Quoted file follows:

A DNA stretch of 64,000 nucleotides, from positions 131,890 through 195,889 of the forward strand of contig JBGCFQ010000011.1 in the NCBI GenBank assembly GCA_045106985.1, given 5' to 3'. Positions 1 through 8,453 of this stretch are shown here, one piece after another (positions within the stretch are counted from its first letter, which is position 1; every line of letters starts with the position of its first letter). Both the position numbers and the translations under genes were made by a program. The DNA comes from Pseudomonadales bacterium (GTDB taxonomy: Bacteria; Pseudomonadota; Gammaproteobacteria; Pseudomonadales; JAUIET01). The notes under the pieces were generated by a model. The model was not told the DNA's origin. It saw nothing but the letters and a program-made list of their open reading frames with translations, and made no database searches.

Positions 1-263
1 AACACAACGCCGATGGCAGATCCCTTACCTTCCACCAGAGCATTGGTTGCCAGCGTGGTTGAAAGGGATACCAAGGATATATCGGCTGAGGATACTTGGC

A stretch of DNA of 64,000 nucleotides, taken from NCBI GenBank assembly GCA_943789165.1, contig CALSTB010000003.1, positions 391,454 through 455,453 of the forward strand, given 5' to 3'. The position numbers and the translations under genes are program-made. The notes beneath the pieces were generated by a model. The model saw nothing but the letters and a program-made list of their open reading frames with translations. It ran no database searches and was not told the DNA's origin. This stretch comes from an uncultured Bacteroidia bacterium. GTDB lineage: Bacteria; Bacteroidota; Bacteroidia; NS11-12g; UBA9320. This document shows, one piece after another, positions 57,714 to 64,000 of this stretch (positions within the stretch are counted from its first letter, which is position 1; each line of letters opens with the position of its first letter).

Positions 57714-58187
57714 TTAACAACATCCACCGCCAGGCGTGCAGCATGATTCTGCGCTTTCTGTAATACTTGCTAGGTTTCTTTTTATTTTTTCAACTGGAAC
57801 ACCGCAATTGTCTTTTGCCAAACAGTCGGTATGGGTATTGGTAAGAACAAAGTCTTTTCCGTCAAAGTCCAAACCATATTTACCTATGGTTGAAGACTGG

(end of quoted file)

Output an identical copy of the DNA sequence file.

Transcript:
A DNA stretch of 64,000 nucleotides, from positions 131,890 through 195,889 of the forward strand of contig JBGCFQ010000011.1 in the NCBI GenBank assembly GCA_045106985.1, given 5' to 3'. Positions 1 through 8,453 of this stretch are shown here, one piece after another (positions within the stretch are counted from its first letter, which is position 1; every line of letters starts with the position of its first letter). Both the position numbers and the translations under genes were made by a program. The DNA comes from Pseudomonadales bacterium (GTDB taxonomy: Bacteria; Pseudomonadota; Gammaproteobacteria; Pseudomonadales; JAUIET01). The notes under the pieces were generated by a model. The model was not told the DNA's origin. It saw nothing but the letters and a program-made list of their open reading frames with translations, and made no database searches.

Positions 1-263
1 AACACAACGCCGATGGCAGATCCCTTACCTTCCACCAGAGCATTGGTTGCCAGCGTGGTTGAAAGGGATACCAAGGATATATCGGCTGAGGATACTTGGC

A stretch of DNA of 64,000 nucleotides, taken from NCBI GenBank assembly GCA_943789165.1, contig CALSTB010000003.1, positions 391,454 through 455,453 of the forward strand, given 5' to 3'. The position numbers and the translations under genes are program-made. The notes beneath the pieces were generated by a model. The model saw nothing but the letters and a program-made list of their open reading frames with translations. It ran no database searches and was not told the DNA's origin. This stretch comes from an uncultured Bacteroidia bacterium. GTDB lineage: Bacteria; Bacteroidota; Bacteroidia; NS11-12g; UBA9320. This document shows, one piece after another, positions 57,714 to 64,000 of this stretch (positions within the stretch are counted from its first letter, which is position 1; each line of letters opens with the position of its first letter).

Positions 57714-58187
57714 TTAACAACATCCACCGCCAGGCGTGCAGCATGATTCTGCGCTTTCTGTAATACTTGCTAGGTTTCTTTTTATTTTTTCAACTGGAAC
57801 ACCGCAATTGTCTTTTGCCAAACAGTCGGTATGGGTATTGGTAAGAACAAAGTCTTTTCCGTCAAAGTCCAAACCATATTTACCTATGGTTGAAGACTGG